This page is dedicated to anyone ( but especially the technically minded ) interested in knowing how this engine was made.
Click on the enlargement button ( move mouse to middle of picture ) to get a closer, more detailed look at the pictures and sketches. To get back to regular size, press the Escape button on your keyboard.
This is my second Stirling Model, a simpler version of the first, utilising only one flywheel instead of two and making the " Power " - and " Displacement " Units more compact. I kept the speed ( RPM´s ) similar to the first Model ( fast enough to keep you from falling asleep, but slow enough to be able to visualize the movements ) allowing a better understand of the functioning processes. I had a lot of fun building this one.
There are no Patents, Copyrights, Design Rights or anything of this nature on this Stirling Model and there won´t be in the future. Then by International law, anything presented to the general public before Patents, Copyrights and the like have been applied for cannot be granted said rights.
I´ve added enough pictures, technical drawings and comments here to help anyone to be able to understand how I made this model. The decription, however, of how I did it is not a recommendation that you use the same working methods that I use. Please use your own discretion and methods of machining and read the disclaimer at the end of this writing.
I have no objections of anyone downloading pictures, technical drawings or texts from this Website as long as they are for your own personal use. I only ask that you do not change them in any way or spread them around ( especially through the internet ). Thanks for your understanding. Dave
( See " Copying The Prints " under " General Information " ).
Apologies to all of you who are using the English System, but I live in Germany and all my machines are based on the Metric System. So all the parts and technical drawings are based on and given in Millimeters ( abbreviation = mm ).
None of the drawings have tolerance specifications. The general tolerances I used for most of the machined parts of the Model are plus / minus 0.1 mm ( one Tenth of a Millimeter ), and a lot of those parts don´t actually require such close tolerances. But by considering the function of the part in question, a practiced machinist can usually decide what tolerance range could or should be used. When in doubt, just use the smallest Tolerances your machines can manage. There are, of course, exceptions like the fit between Power Cylinder and Piston, but I´ll talk about them as we go through the different drawings. For other tolerances, such as the spacings between the columns, you can use the Scales that I have added to the drawings. They are fairly accurate.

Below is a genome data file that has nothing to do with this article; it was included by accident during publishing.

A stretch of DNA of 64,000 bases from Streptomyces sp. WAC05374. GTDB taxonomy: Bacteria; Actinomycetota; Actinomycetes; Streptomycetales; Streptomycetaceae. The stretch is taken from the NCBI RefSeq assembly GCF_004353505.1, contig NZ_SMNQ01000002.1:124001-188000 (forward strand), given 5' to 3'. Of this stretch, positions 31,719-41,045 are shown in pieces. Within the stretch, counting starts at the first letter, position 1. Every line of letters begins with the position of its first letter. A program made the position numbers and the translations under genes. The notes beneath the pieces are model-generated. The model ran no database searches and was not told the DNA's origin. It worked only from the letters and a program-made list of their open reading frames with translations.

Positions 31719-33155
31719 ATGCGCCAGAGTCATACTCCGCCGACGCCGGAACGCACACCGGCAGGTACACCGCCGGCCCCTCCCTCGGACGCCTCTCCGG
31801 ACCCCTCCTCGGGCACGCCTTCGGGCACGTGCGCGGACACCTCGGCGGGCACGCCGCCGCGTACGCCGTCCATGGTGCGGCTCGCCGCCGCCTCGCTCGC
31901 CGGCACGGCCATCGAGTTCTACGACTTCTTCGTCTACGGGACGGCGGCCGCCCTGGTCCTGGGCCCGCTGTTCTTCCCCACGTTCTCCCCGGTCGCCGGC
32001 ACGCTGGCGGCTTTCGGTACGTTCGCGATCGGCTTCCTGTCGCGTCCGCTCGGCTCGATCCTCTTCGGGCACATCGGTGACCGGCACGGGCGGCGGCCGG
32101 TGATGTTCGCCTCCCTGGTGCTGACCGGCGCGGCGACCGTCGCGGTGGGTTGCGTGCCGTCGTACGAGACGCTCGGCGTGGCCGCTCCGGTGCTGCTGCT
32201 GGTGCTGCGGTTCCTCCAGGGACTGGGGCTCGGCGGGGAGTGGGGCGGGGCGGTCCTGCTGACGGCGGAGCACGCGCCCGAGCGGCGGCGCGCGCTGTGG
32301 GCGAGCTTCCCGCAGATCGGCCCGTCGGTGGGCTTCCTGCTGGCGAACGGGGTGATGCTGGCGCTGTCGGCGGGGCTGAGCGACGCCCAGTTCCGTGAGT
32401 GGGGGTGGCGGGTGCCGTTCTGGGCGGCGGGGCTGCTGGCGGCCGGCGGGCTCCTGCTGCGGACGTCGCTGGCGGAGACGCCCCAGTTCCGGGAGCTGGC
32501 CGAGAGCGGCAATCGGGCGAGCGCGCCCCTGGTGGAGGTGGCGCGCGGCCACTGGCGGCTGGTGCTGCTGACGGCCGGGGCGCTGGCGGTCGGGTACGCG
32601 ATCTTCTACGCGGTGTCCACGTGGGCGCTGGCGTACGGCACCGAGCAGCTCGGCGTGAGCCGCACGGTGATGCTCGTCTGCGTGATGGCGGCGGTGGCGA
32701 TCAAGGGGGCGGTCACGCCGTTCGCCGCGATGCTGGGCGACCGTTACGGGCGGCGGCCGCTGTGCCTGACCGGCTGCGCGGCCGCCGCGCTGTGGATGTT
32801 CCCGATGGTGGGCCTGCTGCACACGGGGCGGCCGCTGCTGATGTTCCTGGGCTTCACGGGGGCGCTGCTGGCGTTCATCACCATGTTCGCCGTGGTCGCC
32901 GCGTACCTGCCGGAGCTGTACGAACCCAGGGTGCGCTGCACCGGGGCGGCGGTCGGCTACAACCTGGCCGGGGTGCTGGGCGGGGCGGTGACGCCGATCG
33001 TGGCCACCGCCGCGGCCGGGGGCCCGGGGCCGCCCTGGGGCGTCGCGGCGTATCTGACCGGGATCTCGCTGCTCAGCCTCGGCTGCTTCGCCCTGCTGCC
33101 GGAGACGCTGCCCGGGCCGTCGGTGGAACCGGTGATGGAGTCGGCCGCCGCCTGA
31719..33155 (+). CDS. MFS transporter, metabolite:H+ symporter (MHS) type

The Technical Drawings
I know I´ve broken a lot of rules making these drawings, but it was never my intention to make perfect sketches by the book. My only goal was to make them understandable without getting bogged down in detail.
For those who are not familiar with Metric Thread Specifications, here a few infos:
All thread specifications in the sketches are given starting with the capital Letter M for Metric. Example 1: M38 X 1 Example 2: M10
The first example is an example of a Non-Standard-Thread, which is always specified by the letter M followed by the nominal diameter size ( 38 ) followed by X followed by the pitch ( 1 ) in mm.
In the second example ( M10 ) only the nominal diameter size is given, the pitch is not. This specifies Standard Thread. Hier are the pitches of a few Standard Metric Threads.
Nominal Size Pitch
For the Tap Drill Sizes for all Metric Standard and Non-Standard-Threads use the following formula: Nominal Size minus Pitch = Tap-Drill-Size.
Example 1: 38 - 1 = 37 mm
Example 2: 10 - 1.5 = 8.5 mm
So Let´s Get Started
I´ll now go through the Pics & Sketches and comment on the things I think would help to understand the structual, constructional and or functional aspects of the parts represented by the drawings.
The first Pics & Sketches should give you a good overall idea of how the machine is constructed. I´ll be refering to some of them as we go through the other drawings.
All of the dimensions framed in little boxes will be dependant on the size of the Test Tube and the O-rings being used. I got my tube from Ebay, and I have no idea where it came from originally.
So the formulas at the bottom of the sketches must be used to calculate the necessary dimensions for other tube sizes. If the tubes to be used are significantly larger or smaller than the one I
used it may be necessary to adjust the dimensions of the power cylinder. If so, then go by the volume displacement- and not the diameter differences.
If the O-rings to be used have to be stretched a lot ( not recommended, ideally the O-rings should be 1-2 mm smaller in diameter than the test tube ) to get them over the tubes, they will decrease in thickness. So dimension E may also have to be adjusted to accommodate this. Here´s what I did. I stretched the O-rings over the glass. Then, using a Vernier Caliper, took a measurement of the outside diameter of the O-rings and added one tenth of a mm.